1. Brown, Theresa PhD, RN


Christie Watson's memoir locates nursing's emotional core.


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As a child, Christie Watson could not decide what kind of career she wanted. Marine biology appealed to her, as she had "visions of wearing a swimsuit all day[horizontal ellipsis] and swimming with dolphins." A teacher proposed law, telling her parents "[s]he can argue all day long." After quitting school at 16, Watson took a job with an organization called Community Service Volunteers. A nurse there suggested she try nursing: "They give you a grant and somewhere to live." To the surprise of Watson's family and Watson herself, nursing stuck, and I'm thankful it did. In her memoir, The Language of Kindness: A Nurse's Story (Tim Duggan Books, 2018), Watson reminds us that generosity of spirit is fundamental to nursing, even though that value can be easily forgotten in the high-stress environment of modern health care.

Figure. Theresa Brow... - Click to enlarge in new window Theresa Brown, PhD, RN

Watson, who is British, credits her "mum" with teaching her the language of kindness by indulging her youthful vegetarianism and dramatic campaigns for animal rights. Looking back on her 20-year career, Watson declares that the practice of nursing requires as much thoughtfulness and creativity as it does applied science: "We will explore[horizontal ellipsis] [w]hat I thought nursing involved when I started: chemistry, biology, physics, pharmacology and anatomy. And what I now know to be the truth of nursing: philosophy, psychology, art, ethics and politics."


Watson is both undeniably kind and disarmingly candid in her writing, and the combination gives the book its quiet power. She tells us that in her first week of nursing school, during a routine screening, she fainted at the sight of her own blood. The phlebotomist's response: "You fainted, dear. Happens. Though you might want to rethink your career." When she begins her first job as a psychiatric nurse, a patient pretends to be her new supervisor and Watson only figures it out when, after touring the unit, her "supervisor" tells her, "We are not here to dispute the possibility of extraterrestrial activity in another galaxy," and laughs gleefully.


But Watson's compassion fuels her work and sees her through. After she's met her real supervisor and has become more familiar with the patients, she rushes to help a patient named Derek who has slashed his arms in multiple places and is bleeding profusely. She finds the worst cut and figures out how to apply pressure so that the bleeding stops. Both she and Derek are covered in blood, and yet, she realizes, she doesn't feel dizzy or faint. She focuses on Derek, pressing so hard on his wound that her fingers feel numb: "I want to scoop him up somehow. To wrap him in a blanket and keep him safe."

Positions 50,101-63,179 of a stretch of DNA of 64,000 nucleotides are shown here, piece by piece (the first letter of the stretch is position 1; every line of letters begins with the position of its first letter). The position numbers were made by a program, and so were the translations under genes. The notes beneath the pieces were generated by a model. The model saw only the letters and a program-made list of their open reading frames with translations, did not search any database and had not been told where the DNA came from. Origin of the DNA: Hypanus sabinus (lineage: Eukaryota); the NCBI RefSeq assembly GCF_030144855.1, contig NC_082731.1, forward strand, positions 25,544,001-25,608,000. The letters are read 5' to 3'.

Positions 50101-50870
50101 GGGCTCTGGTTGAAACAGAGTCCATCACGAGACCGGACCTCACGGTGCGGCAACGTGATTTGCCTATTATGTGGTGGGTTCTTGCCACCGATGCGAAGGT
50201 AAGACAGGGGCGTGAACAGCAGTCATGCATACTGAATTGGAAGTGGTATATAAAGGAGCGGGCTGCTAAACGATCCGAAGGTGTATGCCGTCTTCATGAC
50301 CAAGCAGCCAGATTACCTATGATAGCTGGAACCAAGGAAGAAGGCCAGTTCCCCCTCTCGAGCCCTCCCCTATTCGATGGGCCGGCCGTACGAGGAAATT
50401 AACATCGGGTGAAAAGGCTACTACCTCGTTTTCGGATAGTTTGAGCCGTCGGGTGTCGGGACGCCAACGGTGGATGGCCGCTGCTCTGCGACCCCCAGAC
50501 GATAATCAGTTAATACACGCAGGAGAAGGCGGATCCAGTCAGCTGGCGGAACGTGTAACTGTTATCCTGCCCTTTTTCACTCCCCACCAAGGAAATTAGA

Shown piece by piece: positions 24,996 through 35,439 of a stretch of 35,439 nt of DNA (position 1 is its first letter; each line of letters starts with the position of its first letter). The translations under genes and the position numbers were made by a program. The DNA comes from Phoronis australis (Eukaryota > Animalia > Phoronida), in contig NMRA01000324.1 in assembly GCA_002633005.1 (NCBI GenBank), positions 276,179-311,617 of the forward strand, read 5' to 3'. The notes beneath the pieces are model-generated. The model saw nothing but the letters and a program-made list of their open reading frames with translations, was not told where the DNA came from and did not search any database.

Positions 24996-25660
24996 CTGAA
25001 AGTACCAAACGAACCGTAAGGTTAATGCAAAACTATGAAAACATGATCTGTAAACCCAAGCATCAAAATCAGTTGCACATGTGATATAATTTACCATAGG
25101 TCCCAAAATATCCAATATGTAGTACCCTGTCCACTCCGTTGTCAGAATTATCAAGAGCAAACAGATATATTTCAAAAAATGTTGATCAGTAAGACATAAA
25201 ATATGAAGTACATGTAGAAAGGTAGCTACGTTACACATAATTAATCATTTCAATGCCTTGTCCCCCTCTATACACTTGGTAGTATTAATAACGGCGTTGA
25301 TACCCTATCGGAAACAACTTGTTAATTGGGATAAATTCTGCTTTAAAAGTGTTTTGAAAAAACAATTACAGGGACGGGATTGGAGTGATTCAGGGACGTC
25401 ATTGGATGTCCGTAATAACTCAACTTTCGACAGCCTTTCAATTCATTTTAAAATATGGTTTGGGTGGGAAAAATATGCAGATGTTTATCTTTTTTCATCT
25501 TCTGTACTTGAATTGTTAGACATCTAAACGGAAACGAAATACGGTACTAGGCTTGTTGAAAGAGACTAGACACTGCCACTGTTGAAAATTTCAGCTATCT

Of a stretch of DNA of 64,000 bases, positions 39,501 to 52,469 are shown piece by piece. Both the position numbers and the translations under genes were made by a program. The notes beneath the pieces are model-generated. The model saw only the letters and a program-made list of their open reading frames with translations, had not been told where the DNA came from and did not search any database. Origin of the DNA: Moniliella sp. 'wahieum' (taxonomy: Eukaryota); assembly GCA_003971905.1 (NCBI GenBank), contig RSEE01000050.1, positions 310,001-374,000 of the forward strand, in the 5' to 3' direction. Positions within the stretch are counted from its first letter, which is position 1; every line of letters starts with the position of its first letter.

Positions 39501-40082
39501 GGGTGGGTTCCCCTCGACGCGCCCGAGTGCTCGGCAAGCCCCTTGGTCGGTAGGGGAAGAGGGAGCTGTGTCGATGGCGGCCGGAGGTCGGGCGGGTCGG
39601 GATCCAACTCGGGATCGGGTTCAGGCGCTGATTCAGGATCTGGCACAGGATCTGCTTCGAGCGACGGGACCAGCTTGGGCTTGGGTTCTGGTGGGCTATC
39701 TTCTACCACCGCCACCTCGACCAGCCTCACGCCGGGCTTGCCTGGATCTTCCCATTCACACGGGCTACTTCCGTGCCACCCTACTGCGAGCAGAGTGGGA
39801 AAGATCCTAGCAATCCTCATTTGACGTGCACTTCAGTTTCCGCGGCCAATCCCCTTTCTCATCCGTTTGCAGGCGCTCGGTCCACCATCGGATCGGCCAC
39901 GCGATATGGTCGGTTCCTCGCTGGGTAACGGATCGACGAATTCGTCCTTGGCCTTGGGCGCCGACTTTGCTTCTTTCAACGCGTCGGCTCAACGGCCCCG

Watson's training took place 20 years ago, but it seems far more gentle and organic-more marked by kindness, perhaps-than the rushed orientations American nurses receive today. Watson observes her mentor and learns at a pace she finds manageable, or as she endearingly describes it, "I follow Anna around like a lost puppy and try to memorize everything." In contrast, U.S. training seems built on a "sink or swim" model, which may partly explain why 33% of U.S. nurses leave their first job within two years.


Watson had a varied nursing career, and this memoir traces her path from working on psychiatric and NICU units to becoming what in England is called a "resuscitation nurse." Ultimately, though, she locates the emotional core of nursing in the fundamentals of patient care that occur every day: "Washing and dressing patients, helping to feed patients, toileting, making them more comfortable. These tasks lie at the heart of nursing[horizontal ellipsis]. Kindness, empathy, compassion and providing dignity. This is what makes a good nurse."


Health care is becoming increasingly specialized, technical, and focused on profits. Watson's focus on benevolence and grace serves as a moving reminder that the goal of nursing is to "treat the whole patient, and the family," not "performing unnecessary [interventions] to generate income." Overworked nurses who routinely work "short" may have a hard time embracing Watson's ideal. But the gentleness of Watson's voice and the generosity of her observations make reading her book an immersive experience in the value of kindness in nursing. It's a lesson I intend to take to heart.